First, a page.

- Balancing Security/Safety and Sustainability Objectives
- Facility Performance Evaluation (FPE)
- High-Performance HVAC
- Indoor Air Quality and Mold Prevention of the Building Envelope
- Measuring Performance of Sustainable Buildings
- Reliability-Centered Maintenance (RCM)
- Sustainable O&M Practices
- Threat/Vulnerability Assessments and Risk Analysis
- UFC/ISC Security Design Criteria Overview and Comparison
- Value Engineering
Determine Project Performance Requirements
Last updated: 06-11-2012
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A proposed building's scope, schedule, and budget are developed in Pre-Design Stage programming documents. In this stage, the level of project and/or systems criticality must also be determined, based on an owner's requirements and risk management strategy for the activities and mission housed in a building. It is essential that the Pre-Design Stage programming documents also include Quality Assurance strategies and budgets to verify that delivered systems and assemblies meet performance expectations. The Commissioning Process involves a systematic means of verifying that the critical systems are installed, functioning, and maintained in optimal condition. In organizations with in-house planning staffs, the commissioning program is initially scoped at the same time that the owner's team determines initial project performance requirements. In organizations without an in-house planning staff, a commissioning provider with experience in the building type can be instrumental in determining initial requirements and performance objectives.
This WBDG page provides guidance and resources on determining commissioning needs and requirements.
Understand Needs of Special Building Types
The focus for commissioning varies based on the purpose of the building. Health care facilities are highly sensitive to temperature and relative humidity, as are museums, libraries, and archives. Laboratories require fume hoods to operate correctly, while data centers demand reliable power. Governmental facilities have special requirements for access control, internal security, and communication technology that are essential to their function. Sustainable buildings with highly energy efficient mechanical, lighting, and control systems must be designed, constructed, and operated properly to achieve their projected energy and water savings. Of course, some buildings must meet more than one of these requirements.
Virtually any building project will have building systems; assemblies or features that could benefit from commissioning. To date, commissioning has been used most often on the following building types:
- Call centers
- Classified sites
- Colleges and universities
- Co-location sites
- Command and control centers
- Data centers/computer rooms
- Health care facilities
- High rises
- Mail processing centers
- Munitions plants and storage
- Network operation centers
- Optic transport facilities
- Process manufacturing facilities
- Large retail facilities
- Storage and distribution centers
- Switch facilities
- Telecommunications and Microwave/radio tower facilities
- Trading floors
- Web-hosting telecom sites
- Zero/Low energy building
Determine Key Program Goals and Objectives
Commissioning of mission-critical facilities is often focused on ensuring high levels of reliability, power quality, maintainability, and flexibility—as well as other design objectives and building system attributes. Programming for commissioning requires going beyond the simple allocation of space, enclosure, finish, and equipment to examine business goals and facility mission as determinants of its programming goals and objectives. Design objectives and functional characteristics that need commissioning to verify building performance may include:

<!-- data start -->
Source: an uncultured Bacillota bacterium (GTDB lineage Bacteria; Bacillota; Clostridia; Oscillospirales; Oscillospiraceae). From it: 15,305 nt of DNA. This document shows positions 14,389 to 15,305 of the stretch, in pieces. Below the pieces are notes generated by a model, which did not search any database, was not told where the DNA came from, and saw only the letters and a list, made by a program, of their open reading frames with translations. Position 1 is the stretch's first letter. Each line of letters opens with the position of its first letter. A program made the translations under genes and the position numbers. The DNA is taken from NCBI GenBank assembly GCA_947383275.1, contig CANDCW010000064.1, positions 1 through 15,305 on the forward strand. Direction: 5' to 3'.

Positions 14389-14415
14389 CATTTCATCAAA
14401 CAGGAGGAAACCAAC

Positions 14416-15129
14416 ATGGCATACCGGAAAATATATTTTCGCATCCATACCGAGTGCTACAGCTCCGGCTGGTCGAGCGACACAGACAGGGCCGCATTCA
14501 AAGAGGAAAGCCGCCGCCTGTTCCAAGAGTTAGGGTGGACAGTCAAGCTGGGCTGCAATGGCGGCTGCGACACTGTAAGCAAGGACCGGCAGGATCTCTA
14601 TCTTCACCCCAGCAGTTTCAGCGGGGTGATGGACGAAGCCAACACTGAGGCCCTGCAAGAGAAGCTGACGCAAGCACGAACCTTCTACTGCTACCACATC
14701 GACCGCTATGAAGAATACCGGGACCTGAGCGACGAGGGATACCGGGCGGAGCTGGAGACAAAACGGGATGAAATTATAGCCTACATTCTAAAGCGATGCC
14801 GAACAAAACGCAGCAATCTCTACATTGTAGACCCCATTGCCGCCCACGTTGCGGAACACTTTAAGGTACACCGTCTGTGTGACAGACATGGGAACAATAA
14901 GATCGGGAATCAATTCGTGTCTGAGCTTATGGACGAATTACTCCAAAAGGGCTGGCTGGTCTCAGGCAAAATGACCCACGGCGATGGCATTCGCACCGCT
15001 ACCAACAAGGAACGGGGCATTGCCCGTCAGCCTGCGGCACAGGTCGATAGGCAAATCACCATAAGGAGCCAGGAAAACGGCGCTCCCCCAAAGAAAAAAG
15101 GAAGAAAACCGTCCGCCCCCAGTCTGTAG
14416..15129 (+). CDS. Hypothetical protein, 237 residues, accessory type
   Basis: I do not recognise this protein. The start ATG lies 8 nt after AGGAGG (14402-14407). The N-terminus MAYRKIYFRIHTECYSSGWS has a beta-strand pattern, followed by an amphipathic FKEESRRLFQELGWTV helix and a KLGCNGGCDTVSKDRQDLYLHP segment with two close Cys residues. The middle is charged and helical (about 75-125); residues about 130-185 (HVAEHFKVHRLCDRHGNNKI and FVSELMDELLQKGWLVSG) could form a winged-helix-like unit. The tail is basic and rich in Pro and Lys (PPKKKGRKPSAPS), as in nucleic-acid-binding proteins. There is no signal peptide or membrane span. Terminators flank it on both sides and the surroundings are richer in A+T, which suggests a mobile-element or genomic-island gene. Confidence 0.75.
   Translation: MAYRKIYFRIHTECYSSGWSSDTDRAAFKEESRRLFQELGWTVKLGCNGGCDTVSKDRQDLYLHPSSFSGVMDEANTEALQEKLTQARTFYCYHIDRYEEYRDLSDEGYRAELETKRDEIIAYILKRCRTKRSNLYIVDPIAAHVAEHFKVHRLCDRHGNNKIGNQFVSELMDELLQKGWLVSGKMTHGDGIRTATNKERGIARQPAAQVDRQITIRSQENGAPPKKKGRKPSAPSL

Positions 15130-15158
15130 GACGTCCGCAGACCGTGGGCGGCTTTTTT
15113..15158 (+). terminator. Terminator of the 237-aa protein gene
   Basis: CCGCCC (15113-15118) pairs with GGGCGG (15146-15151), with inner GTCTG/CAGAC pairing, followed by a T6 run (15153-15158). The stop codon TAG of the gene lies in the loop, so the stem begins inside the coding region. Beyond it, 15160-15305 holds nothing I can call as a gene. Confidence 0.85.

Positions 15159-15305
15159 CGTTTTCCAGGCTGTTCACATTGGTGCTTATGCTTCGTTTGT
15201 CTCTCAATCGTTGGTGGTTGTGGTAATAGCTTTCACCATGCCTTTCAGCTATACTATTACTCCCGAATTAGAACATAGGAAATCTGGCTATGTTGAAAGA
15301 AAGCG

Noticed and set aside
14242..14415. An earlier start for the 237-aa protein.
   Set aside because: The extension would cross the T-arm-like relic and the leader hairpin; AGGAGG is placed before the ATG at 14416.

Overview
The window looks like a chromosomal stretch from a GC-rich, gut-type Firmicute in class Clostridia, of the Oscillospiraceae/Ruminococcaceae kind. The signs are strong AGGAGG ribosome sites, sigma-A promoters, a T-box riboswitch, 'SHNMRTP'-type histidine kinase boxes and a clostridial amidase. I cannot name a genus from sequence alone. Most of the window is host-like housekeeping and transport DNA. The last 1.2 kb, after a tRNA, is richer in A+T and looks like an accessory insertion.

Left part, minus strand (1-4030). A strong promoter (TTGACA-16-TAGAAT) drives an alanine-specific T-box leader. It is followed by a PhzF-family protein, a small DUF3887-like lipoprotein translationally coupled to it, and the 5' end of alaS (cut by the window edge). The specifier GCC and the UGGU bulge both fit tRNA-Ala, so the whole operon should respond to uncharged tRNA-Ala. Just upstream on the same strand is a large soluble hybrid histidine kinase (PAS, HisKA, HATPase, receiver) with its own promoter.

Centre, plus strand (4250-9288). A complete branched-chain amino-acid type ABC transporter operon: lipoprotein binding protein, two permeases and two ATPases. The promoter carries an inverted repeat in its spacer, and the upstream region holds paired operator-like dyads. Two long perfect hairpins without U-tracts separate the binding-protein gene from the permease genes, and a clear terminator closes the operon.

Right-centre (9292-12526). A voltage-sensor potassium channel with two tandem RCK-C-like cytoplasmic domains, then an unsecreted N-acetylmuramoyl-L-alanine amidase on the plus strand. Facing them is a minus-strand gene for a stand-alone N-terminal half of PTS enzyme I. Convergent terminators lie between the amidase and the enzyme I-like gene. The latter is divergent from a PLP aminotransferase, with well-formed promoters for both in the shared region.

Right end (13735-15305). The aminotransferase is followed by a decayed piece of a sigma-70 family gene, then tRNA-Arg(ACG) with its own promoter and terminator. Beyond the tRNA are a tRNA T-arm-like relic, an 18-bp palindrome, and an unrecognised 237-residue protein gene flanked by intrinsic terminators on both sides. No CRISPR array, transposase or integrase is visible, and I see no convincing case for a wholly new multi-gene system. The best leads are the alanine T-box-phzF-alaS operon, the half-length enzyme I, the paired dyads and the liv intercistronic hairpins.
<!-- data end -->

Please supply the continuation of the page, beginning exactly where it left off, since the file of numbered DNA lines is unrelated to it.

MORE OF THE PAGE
- 24x7 facility reliability
- Building pressurization control
- Energy efficiency goals
- Flexibility in audio visual systems
- Redundant and resilient HVAC systems for climate control
- Security / Safety
- Sophisticated detection and fire suppression systems
- Space and organizational process functionality
- Structured raceways for flexible cabling installations
Define Threats, Risks, and Consequences
In order to determine performance expectations and measures, the project team must have a clear understanding of overall key business objectives. The project owner must guide the project team in establishing priorities by which project success will be measured. It is important for the owner, or qualified experts to define business risks, occupant threats and risks, hazards, and consequences and impacts that a system failure may have on the overall mission performance of a facility.
Recognize Systems Criticality to Achieving Goals
System criticality, and the need for its performance verification through commissioning, is determined by examining how each system, assembly, or building feature supports key program goals and facility mission. For example, buildings with a high risk of airborne contamination must be designed for enhanced occupant safety measures. This may necessitate high-performance HVAC system design that provides constant airflow direction and pressure differentials between interior spaces—under all operating conditions. This type of building functionality can only be achieved through systems based planning, design, construction quality assurance, and testing and verification of the operating systems under various conditions.
The GSA Program Goals Matrix in Facilities Standards for Public Buildings, P-100 indicates critical Program-System relationships that must be addressed within Building Systems Programming Directives to designers
Another example is the need for Uninterrupted Power Supply (UPS) equipment in mission-critical facilities. Requirements for these buildings may be as stringent as 99.999 percent power reliability, which means just five minutes of unscheduled downtime per year. By comparison, typical utility reliability is 99 percent. Commissioning of mission-critical power systems, therefore, focuses on ensuring high levels of reliability as well as power quality. A power interruption of only 8.83 milliseconds can shut down or even damage computers.
Routine quality assurance is needed for all building components. Usually the decision to commission specific building systems is made during the Design Development phase of a project, but may also occur in concept design or Construction Documents as project performance requirements and Design Intent Documentation evolves.